Current Advances in the Application of Raman Spectroscopy for Molecular Diagnosis of Cervical Cancer.

Ramos IR, Malkin A, Lyng FM - Biomed Res Int (2015)

Schematic showing the process involved in Raman spectra collection. When the sample is illuminated by an incident monochromatic light, the majority of the scattered light is of the same wavelength—elastically scattered (green arrow). A notch filter is therefore used to block the elastically scattered light which would otherwise overwhelm the weak signal of the Raman or inelastically scattered light (orange arrow). The Raman scattered light may be dispersed according to wavelength through a grating and detected by a CCD (charge-coupled device) detector. A Raman spectrum is finally shown upon software analysis.
© Copyright Policy - open-access
Related In: Results  -  Collection

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getmorefigures.php?uid=PMC4477184&req=5

fig1: Schematic showing the process involved in Raman spectra collection. When the sample is illuminated by an incident monochromatic light, the majority of the scattered light is of the same wavelength—elastically scattered (green arrow). A notch filter is therefore used to block the elastically scattered light which would otherwise overwhelm the weak signal of the Raman or inelastically scattered light (orange arrow). The Raman scattered light may be dispersed according to wavelength through a grating and detected by a CCD (charge-coupled device) detector. A Raman spectrum is finally shown upon software analysis.
Mentions: The physical phenomenon of Raman scattering, also known as the Raman effect, has been extensively studied since it was first discovered in 1928 by the Indian physicist C. V. Raman. It works on the principle that a small fraction (approximately 1 in 10 million) of the radiation scattered by certain molecules differs from that of the incident beam, and that the shift in wavelength depends upon the chemical structure of the molecules responsible for the scattering [1]. Raman spectra are acquired by irradiating a sample with a powerful laser source of usually visible or near-infrared monochromatic radiation and measuring the scattered radiation with a suitable spectrometer [1, 2]. Figure 1 shows the process involved in collection of Raman spectra.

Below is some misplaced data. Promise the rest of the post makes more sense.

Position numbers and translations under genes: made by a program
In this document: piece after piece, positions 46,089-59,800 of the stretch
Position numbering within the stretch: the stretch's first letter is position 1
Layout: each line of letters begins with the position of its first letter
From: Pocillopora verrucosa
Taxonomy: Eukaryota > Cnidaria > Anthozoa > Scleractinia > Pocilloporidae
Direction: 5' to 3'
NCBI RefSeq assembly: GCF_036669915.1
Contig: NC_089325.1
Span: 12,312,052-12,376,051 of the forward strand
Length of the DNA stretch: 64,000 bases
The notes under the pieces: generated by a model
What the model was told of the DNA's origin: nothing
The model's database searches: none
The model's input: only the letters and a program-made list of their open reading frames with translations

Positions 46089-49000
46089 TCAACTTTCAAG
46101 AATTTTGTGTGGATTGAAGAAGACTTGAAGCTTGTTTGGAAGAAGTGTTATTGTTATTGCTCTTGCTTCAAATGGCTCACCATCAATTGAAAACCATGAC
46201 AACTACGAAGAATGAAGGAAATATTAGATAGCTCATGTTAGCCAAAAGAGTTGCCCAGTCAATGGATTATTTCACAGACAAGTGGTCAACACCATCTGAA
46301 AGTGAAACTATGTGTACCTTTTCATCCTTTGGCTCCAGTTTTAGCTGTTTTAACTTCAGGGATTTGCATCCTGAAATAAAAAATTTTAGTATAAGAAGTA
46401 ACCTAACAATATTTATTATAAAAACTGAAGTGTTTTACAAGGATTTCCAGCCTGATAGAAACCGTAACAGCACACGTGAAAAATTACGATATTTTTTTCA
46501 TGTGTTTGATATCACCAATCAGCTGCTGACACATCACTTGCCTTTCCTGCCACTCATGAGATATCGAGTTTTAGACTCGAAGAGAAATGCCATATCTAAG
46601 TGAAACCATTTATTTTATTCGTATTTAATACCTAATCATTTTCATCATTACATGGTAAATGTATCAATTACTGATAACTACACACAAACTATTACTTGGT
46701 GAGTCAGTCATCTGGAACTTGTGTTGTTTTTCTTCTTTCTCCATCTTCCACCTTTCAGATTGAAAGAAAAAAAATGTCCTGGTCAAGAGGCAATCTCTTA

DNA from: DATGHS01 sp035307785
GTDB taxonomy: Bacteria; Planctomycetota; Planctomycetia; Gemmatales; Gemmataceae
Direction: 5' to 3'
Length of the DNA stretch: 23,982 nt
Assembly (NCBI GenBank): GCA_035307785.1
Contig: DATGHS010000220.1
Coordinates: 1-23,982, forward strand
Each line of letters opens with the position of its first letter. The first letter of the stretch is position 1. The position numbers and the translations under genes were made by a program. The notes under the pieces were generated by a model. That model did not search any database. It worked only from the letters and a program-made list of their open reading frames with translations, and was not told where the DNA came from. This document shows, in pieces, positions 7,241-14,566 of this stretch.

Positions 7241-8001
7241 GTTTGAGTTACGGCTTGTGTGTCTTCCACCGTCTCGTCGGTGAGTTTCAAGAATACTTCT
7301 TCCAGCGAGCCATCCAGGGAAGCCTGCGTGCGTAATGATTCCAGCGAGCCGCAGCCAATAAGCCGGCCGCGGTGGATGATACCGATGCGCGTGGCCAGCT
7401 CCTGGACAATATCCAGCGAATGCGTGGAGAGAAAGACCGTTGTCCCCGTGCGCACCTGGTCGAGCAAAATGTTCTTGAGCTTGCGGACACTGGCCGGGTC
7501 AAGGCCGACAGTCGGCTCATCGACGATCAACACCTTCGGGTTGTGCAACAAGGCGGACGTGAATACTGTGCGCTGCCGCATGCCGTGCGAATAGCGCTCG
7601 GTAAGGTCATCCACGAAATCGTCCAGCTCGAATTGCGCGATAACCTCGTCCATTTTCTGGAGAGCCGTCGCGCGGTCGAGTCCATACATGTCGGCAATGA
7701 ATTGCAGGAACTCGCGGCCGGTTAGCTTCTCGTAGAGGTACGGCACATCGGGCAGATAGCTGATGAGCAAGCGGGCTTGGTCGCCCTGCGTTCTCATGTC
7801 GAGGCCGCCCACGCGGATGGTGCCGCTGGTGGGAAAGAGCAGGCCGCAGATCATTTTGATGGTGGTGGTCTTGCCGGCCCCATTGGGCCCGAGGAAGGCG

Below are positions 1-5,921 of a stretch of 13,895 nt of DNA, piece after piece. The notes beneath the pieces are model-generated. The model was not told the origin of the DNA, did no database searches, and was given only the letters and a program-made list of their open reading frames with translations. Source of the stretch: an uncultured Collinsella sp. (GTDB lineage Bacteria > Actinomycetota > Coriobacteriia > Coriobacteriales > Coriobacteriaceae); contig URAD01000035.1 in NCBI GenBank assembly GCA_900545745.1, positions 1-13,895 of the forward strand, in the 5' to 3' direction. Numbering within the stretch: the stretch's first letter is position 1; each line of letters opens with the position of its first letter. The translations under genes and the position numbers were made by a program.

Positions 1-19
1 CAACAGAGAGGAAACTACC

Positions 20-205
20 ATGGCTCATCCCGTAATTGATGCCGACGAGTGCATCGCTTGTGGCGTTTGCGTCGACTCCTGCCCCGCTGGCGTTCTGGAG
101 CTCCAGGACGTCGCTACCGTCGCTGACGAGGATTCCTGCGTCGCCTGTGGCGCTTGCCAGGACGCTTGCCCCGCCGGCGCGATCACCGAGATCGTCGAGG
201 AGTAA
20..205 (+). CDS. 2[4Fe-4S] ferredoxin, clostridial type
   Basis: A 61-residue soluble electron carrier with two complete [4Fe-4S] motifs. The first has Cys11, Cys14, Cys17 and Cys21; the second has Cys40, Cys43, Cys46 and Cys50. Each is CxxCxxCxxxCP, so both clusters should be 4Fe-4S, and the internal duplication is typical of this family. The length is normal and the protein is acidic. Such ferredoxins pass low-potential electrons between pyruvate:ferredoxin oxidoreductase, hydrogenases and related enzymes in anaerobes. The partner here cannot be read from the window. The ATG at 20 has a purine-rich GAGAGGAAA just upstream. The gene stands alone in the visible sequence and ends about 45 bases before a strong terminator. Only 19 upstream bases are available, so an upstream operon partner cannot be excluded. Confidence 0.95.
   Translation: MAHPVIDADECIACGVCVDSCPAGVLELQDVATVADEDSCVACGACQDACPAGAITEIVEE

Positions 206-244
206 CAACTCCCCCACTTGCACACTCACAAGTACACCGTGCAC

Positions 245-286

Bottom Line: In cervical cancer, it is acknowledged as a promising biochemical tool due to its ability to detect premalignancy and early malignancy stages.This review summarizes the key research in the area and the evidence compiled is very encouraging for ongoing and further research.In addition to the diagnostic potential, promising results for HPV detection and monitoring treatment response suggest more than just a diagnosis prospective.

View Article: PubMed Central - PubMed

Affiliation: DIT Centre for Radiation and Environmental Science, Focas Research Institute, Dublin Institute of Technology, Kevin Street, Dublin 8, Ireland ; School of Physics, Dublin Institute of Technology, Kevin Street, Dublin 8, Ireland.

ABSTRACT
Raman spectroscopy provides a unique biochemical fingerprint capable of identifying and characterizing the structure of molecules, cells, and tissues. In cervical cancer, it is acknowledged as a promising biochemical tool due to its ability to detect premalignancy and early malignancy stages. This review summarizes the key research in the area and the evidence compiled is very encouraging for ongoing and further research. In addition to the diagnostic potential, promising results for HPV detection and monitoring treatment response suggest more than just a diagnosis prospective. A greater body of evidence is however necessary before Raman spectroscopy is fully validated for clinical use and larger comprehensive studies are required to fully establish the role of Raman spectroscopy in the molecular diagnostics of cervical cancer.

No MeSH data available.


Related in: MedlinePlus